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WWV & WWVB Ground Wave!

Discussion in 'Amateur Radio News' started by KA0KA, Oct 1, 2019.

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  1. KA0KA

    KA0KA Ham Member QRZ Page

    Yes I know! I saw the HEX beam, when I was on site I saw that and shook my head!!! Great video clip, there are probably some people who have no idea what we keep talking about! What do you think runs my amp, "this sucker is electrical"!
     
  2. KI6PMD

    KI6PMD Ham Member QRZ Page

    They should use Dimension 4# great time keeping app. 73' Phil ..
     
  3. W0PV

    W0PV Ham Member QRZ Page

    Dimension 4 would certainly be good for setting off the internet. But this special event station WW0WWV is doing a Field Day type operation. See the photo album. So, despite cell phones, etc, they may not have a reliable direct connection to the web.

    However, they do have RADIOS :rolleyes: and are in close proximity of a really strong NIST time standard transmitter :D. So I was expecting that in the SPIRIT of celebrating WWV they would have made provisions to decode their commemorative stations time signal off-the-air for setting their FT8 PC clocks.

    Like using this LINUX demod/decoder perhaps to set up a local NTP server for all the Windows PC's, or spending the 30 bucks for the F6CTE Clock program for Windows.

    If there are other WWV time signal decoders, I would like to learn about them.
     
  4. KL7AJ

    KL7AJ Ham Member QRZ Page

  5. KA9Q

    KA9Q Ham Member QRZ Page

    Sure. Go to http://www.ka9q.net/wwv. You'll see a list of screen shots I made with the Kiwisdr at N6GN in Fort Collins. I grabbed IQ plots of all six HF transmitters. Look at 10 MHz; it looks like a banana! An AM signal should be a flat line exactly on the +I axis, with a dot in the middle of the +I axis for the unmodulated carrier. This one has so much phase modulation you can easily hear it in FM mode.

    It's no coincidence that the best-sounding transmitters are 2.5, 20 and 25 MHz. They're linear amplifiers. 5, 10 and 15 use high level audio plate modulation of a class-C final amplifier. Unfortunately, the linear transmitters only produce 2.5 kW; the high level ones produce 10 kW.

    I think this explains the difference. I need to brush up on my vacuum tube physics, but I think the change in plate voltage in a plate-modulated AM transmitter changes the electron density and distribution within the tube. This changes the plate/grid capacitance, which in turn changes the phase shift in the tube. There's really no other explanation since the low-level input to the transmitter is a continuous, unmodulated 5, 10 or 15 MHz sine wave. Anybody out there with SDR equipment and a plate-modulated (tube type) AM transmitter could test this, though I suspect these are distinct sets of people. :)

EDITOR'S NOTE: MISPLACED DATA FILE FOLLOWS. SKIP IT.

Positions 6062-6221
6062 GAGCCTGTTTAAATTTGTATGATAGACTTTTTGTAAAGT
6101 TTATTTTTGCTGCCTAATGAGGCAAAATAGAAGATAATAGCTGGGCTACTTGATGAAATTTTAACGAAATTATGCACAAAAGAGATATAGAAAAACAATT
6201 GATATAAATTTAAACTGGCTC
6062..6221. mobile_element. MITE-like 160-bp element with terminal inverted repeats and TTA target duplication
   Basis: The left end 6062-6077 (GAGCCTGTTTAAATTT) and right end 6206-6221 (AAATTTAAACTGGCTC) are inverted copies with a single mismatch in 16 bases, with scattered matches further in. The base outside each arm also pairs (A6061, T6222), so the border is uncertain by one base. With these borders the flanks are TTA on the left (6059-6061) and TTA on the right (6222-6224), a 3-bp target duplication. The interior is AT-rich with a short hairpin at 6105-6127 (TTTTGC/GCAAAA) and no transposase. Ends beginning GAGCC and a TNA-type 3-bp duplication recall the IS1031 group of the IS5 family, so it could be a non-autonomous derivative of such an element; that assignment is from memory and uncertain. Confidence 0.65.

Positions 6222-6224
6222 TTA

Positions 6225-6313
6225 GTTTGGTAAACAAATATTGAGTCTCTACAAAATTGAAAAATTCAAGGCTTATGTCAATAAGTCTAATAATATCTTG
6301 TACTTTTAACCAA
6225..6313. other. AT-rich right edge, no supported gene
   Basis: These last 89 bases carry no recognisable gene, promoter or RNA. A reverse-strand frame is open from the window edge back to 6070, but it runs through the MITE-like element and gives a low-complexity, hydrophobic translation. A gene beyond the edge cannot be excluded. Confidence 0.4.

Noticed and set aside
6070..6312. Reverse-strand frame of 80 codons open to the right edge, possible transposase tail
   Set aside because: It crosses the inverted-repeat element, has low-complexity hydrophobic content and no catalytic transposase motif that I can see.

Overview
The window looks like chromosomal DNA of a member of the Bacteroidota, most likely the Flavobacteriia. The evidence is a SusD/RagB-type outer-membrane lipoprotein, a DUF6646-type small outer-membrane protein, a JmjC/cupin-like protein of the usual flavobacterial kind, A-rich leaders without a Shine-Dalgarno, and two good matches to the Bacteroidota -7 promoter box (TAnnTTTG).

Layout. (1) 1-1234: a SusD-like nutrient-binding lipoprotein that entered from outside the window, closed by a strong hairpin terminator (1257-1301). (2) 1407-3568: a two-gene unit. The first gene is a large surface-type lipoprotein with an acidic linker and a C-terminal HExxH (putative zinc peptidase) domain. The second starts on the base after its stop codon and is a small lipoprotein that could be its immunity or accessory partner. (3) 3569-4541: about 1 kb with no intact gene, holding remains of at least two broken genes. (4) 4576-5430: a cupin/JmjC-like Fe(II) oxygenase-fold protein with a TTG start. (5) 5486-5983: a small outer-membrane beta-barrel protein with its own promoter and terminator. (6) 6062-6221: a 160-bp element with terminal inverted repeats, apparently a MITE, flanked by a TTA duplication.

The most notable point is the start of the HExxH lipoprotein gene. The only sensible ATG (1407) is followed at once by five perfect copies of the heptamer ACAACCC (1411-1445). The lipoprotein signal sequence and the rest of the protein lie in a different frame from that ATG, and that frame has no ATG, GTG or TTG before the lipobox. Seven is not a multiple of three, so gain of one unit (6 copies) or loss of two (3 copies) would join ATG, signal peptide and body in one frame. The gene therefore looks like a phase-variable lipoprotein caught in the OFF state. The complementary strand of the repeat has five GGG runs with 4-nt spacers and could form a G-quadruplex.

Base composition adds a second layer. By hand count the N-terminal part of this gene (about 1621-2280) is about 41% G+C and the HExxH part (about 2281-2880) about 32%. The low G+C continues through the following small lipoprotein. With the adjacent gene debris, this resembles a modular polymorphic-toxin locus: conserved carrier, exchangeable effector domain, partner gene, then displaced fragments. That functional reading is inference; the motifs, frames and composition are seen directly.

Here in San Diego, 5 is pretty reliable at night and 10 during the day. Unfortunately, 2.5, 20 and 25 aren't as good; I can usually hear 2.5 at night but my old PV inverter produces a lot of RFI. (Yeah, it should shut down automatically at night but it's very old and the manufacturer never bothered with any firmware improvements.) I rarely hear 20 and 25 on what is probably sporadic E in the early evening.

    Synchronous AM detection provides several benefits. First, it avoids the distortion you hear on an AM detector when frequency-selective fading notches out the carrier. Second, you get a theoretical 3 dB SNR improvement because you're looking only at the signal in phase with the carrier; you ignore the in-quadrature phase that's noise only. (That's why an AM signal is a line on the +I axis.)

    This is how I discovered the distortion on WWV's transmitters. I've been working on my own SDR, including a synchronous AM mode, and noticed that their signals (especially 10 MHz) sounded noticeably more distorted in the synchronous mode than in the simple envelope mode. So I added a feature that put the I channel on the left earphone and Q on the right earphone. (I think this was once tried as an AM stereo technique.) On local broadcast stations I got the expected result: the audio was completely on the left channel; just noise and a very tiny amount of program audio on the right. On WWV the modulation seemed spread across the stereo image. Eventually I realized the problem was at WWV, not in my receiver. The audio distortion in synchronous AM mode is because it's designed to ignore signals in the Q channel, and because of the AM-to-PM conversion this resulted in a very nonlinear transfer curve when looking at only the I channel. Lots of harmonics on the audio tones and intermod between the 100 Hz subcarrier and those tones.
     
    W0PV and N0TZU like this.
  6. AJ4LN

    AJ4LN Ham Member QRZ Page

    I would also be interested. I've used the free limited version of the Clock program. I think I once saw someone mention another app in another forum post about WWVB.
     
  7. KA9Q

    KA9Q Ham Member QRZ Page

  8. KA9Q

    KA9Q Ham Member QRZ Page

    I just looked at all six HF frequencies again with N6GN's WebSDR. All are essentially the same as in my plots made several months ago. 10 MHz is the worst, as before.
     
  9. KA0KA

    KA0KA Ham Member QRZ Page

    You can also see this on the WWV Splatter Video quite clearly in the spectrum analyzer and waterfall I posted of the 10 MHz signal!
     
  10. K6CLS

    K6CLS Ham Member QRZ Page

    thanks so much for this... and the rest of your detailed, informative, excellent post. greatly appreciated.
     

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